Separate names with a comma.
Discussion in 'General Discussion' started by 102 fan, 4 Nov 2011.
Were the artists paid for these?
Welcome to modern art. Taxpayers' money spent on stuff the kids at the local primary school can do better
The pictures are bad enough but the thing I find laughable is the pretentious waffle the "experts" come out with when describing them
Got to laugh at the Bridget Riley stripey one; the caption reads ".....Riley...began to experiment with colour in 1967, the same year she began painting stripes."
Is that woman some kind of retard? 40 plus years on and she's still painting stripes!
I began painting stripes in 1972 (when I was 3), I can now just about paint a flower. Never realised I was so gifted and advanced.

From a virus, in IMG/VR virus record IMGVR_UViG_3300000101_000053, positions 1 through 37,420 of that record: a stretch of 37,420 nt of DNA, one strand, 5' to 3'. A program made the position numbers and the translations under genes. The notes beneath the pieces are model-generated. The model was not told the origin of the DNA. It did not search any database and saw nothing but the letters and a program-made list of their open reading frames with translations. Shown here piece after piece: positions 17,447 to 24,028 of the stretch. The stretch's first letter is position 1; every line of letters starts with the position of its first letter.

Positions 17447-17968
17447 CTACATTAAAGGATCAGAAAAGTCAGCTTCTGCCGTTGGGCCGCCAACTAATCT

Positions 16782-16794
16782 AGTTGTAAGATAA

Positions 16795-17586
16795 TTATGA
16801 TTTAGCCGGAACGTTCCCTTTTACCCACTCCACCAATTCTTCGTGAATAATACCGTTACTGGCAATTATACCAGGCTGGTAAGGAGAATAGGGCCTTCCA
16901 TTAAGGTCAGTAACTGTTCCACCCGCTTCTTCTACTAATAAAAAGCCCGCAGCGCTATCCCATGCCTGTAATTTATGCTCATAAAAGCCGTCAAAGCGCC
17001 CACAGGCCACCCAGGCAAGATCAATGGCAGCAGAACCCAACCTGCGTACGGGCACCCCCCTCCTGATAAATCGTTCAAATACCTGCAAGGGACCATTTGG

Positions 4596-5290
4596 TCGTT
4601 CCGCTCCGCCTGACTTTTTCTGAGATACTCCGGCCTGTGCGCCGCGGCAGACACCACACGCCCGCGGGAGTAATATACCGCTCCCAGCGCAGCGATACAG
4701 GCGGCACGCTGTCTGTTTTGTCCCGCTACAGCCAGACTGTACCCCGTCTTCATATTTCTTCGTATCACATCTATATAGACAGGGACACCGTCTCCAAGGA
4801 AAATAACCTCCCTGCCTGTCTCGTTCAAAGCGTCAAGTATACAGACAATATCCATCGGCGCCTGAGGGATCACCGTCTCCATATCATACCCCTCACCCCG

Glad I'm not the only one who thought this... :?
I have often thought that if I simply painted a load of random shapes, colours and lines onto a canvas then made up some meaningful sounding nonsense about it I might actually make more money...
You know its just the same as when the logo was first shown "give a child some sunny D and a puzzle, that would be better" or somthing like that... I think that this is the childs games really.
I wouldn't be at all surprised if there are a few modern artists who think exactly that, i.e. they're fully aware their work is a load of crap and are quietly laughing at the mugs who buy it.
As for the BBC article, does anyone else think image number 8 looks like a piece of Microsoft clip art?
Ah, the old "modern art is rubbish" line. Thousands of visitors to Tate Modern (including myself; I'm am member in fact) would disagree with you.
OK then. Picture 2 by Martin Creed. Please explain to this philistine where exactly is the talent there. And please try to do it without heading into Pseuds Corner